Many promising studies indicate that molecular imaging with ultrasound can rapidly and economically provide sensitive, high-resolution detection of vascular events, such as angiogenesis, inflammation and thrombus. Thus, Ultrasound molecular imaging has the potential to have a widespread impact in clinical medicine and biological research. Current non-contrast-assisted ultrasound lacks the specificity to detect molecular signatures of targeted disease events, such as angiogenesis. However, ultrasound has the advantages of low cost, portability, and dynamic imaging capability, and is already widely used for clinical diagnosis. Targeted contrast agents have been developed for ultrasound molecular imaging, but their immunogenic properties make them untranslatable to the clinic. Thus, improving the safety and enhancing the sensitivity of ultrasound molecular imaging will have a significant impact on the diagnosis and assessment of thrombus, inflammation, and cancer. Before ultrasound molecular imaging can be translated to the clinic, the immunogenic effects caused by the exposure of targeting ligands on the contrast agent surface must be reduced. We propose research studies to examine in detail the physicochemical mechanisms of immune response to ultrasound contrast agents, and we will use this data to design contrast agents which are shielded from this immune response. Simultaneously, we will study the ultrasound interaction with stealth agents that have been shown in preliminary data to be selectively activated by ultrasound radiation force. Collaboration with an ultrasound device manufacturer will allow the modification of a small-animal imaging system for specific optimization to work with the new stealth contrast agents for enhanced pre-clinical imaging. The end goal will be to develop safer ultrasound contrast agents which will also exhibit increased specificity and circulation time in-vivo, and to improve ultrasound scanner technology to take advantage of new, stealth contrast agents.

Public Health Relevance

Ultrasound molecular imaging has the potential to have a widespread impact in clinical medicine and biological research. Before ultrasound molecular imaging can be translated to the clinic, the immunogenic effects caused by the exposure of targeting ligands on the contrast agent surface must be reduced. The project will develop safer targeted ultrasound contrast agents with decreased immunogenicity and increased specificity in vivo and improve ultrasound scanner technology to take advantage of the new contrast agents.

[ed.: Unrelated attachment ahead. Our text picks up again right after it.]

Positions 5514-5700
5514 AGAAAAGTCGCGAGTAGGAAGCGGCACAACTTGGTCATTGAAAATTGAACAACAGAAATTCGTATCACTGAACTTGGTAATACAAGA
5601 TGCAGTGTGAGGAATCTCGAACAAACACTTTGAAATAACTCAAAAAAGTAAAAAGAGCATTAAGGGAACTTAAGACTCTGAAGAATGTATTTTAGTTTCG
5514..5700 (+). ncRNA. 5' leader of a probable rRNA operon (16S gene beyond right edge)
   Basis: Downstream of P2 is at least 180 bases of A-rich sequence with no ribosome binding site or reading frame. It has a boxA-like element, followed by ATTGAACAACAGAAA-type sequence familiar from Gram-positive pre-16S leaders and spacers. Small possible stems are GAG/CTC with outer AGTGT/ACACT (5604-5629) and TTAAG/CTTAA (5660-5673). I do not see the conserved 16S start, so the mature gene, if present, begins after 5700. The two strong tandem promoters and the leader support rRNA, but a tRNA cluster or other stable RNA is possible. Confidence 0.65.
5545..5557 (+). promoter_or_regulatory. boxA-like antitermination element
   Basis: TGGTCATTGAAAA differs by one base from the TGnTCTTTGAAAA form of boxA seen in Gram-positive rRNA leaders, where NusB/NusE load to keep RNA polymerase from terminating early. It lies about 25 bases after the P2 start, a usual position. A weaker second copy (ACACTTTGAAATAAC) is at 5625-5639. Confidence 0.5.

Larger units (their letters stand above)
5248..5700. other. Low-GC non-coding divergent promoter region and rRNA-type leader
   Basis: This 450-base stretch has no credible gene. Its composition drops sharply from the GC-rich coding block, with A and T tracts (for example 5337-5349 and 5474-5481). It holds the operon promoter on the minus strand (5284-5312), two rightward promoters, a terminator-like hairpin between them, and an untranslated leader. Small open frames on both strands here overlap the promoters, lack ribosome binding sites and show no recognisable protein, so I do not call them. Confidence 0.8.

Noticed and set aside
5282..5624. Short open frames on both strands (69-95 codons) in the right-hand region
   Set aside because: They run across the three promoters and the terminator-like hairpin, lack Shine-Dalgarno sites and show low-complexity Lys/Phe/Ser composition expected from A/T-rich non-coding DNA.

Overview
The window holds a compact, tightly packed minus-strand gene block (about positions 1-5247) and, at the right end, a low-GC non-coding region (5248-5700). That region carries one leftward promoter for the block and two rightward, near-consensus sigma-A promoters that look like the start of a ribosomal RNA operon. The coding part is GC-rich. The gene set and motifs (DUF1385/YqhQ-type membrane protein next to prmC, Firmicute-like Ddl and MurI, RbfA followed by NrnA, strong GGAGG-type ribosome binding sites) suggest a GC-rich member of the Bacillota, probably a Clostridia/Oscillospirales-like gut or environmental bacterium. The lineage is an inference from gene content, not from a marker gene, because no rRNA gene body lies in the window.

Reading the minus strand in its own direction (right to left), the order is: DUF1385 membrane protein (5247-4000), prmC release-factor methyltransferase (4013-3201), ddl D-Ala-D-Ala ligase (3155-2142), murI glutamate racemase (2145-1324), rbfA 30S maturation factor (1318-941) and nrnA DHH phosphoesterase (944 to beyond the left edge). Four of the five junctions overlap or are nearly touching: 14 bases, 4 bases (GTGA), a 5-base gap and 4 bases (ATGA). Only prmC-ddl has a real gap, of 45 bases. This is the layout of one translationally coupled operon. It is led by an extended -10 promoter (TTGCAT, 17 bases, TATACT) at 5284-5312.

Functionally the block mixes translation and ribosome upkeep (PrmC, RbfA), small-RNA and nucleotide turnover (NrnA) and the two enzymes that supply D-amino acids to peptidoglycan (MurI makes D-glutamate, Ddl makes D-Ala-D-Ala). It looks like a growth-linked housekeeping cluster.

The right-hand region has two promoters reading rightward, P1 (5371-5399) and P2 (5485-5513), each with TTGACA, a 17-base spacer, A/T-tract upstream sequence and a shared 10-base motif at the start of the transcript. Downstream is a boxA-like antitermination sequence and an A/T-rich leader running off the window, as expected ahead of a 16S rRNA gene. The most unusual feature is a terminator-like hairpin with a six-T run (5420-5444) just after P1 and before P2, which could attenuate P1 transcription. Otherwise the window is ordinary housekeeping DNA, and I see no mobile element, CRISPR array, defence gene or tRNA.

Agency
National Institute of Health (NIH)
Institute
National Institute of Biomedical Imaging and Bioengineering (NIBIB)
Type
Research Project (R01)
Project #
5R01EB009066-05
Application #
8094328
Study Section
Medical Imaging Study Section (MEDI)
Program Officer
Lopez, Hector
Project Start
2008-09-30
Project End
2013-06-30
Budget Start
2011-07-01
Budget End
2013-06-30
Support Year
5
Fiscal Year
2011
Total Cost
$273,721
Indirect Cost
Name
University of Colorado at Boulder
Department
Engineering (All Types)
Type
Schools of Engineering
DUNS #
007431505
City
Boulder
State
CO
Country
United States
Zip Code
80309
Tsuruta, James K; Klauber-DeMore, Nancy; Streeter, Jason et al. (2014) Ultrasound molecular imaging of secreted frizzled related protein-2 expression in murine angiosarcoma. PLoS One 9:e86642
Dayton, Paul A; Gessner, Ryan C; Phillips, Linsey et al. (2014) The implementation of acoustic angiography for microvascular and angiogenesis imaging. Conf Proc IEEE Eng Med Biol Soc 2014:4283-5
Garg, Sumit; Thomas, Alex A; Borden, Mark A (2013) The effect of lipid monolayer in-plane rigidity on in vivo microbubble circulation persistence. Biomaterials 34:6862-70
Martin, K Heath; Dayton, Paul A (2013) Current status and prospects for microbubbles in ultrasound theranostics. Wiley Interdiscip Rev Nanomed Nanobiotechnol 5:329-45
Streeter, J E; Herrera-Loeza, S G; Neel, N F et al. (2013) A comparative evaluation of ultrasound molecular imaging, perfusion imaging, and volume measurements in evaluating response to therapy in patient-derived xenografts. Technol Cancer Res Treat 12:311-21
Borden, Mark A; Streeter, Jason E; Sirsi, Shashank R et al. (2013) In vivo demonstration of cancer molecular imaging with ultrasound radiation force and buried-ligand microbubbles. Mol Imaging 12:357-63
Streeter, Jason E; Dayton, Paul A (2013) An in vivo evaluation of the effect of repeated administration and clearance of targeted contrast agents on molecular imaging signal enhancement. Theranostics 3:93-8
Gessner, Ryan C; Frederick, C Brandon; Foster, F Stuart et al. (2013) Acoustic angiography: a new imaging modality for assessing microvasculature architecture. Int J Biomed Imaging 2013:936593
Sheeran, Paul S; Streeter, Jason E; Mullin, Lee B et al. (2013) Toward ultrasound molecular imaging with phase-change contrast agents: an in vitro proof of principle. Ultrasound Med Biol 39:893-902
Sheeran, Paul S; Matsunaga, Terry O; Dayton, Paul A (2013) Phase-transition thresholds and vaporization phenomena for ultrasound phase-change nanoemulsions assessed via high-speed optical microscopy. Phys Med Biol 58:4513-34

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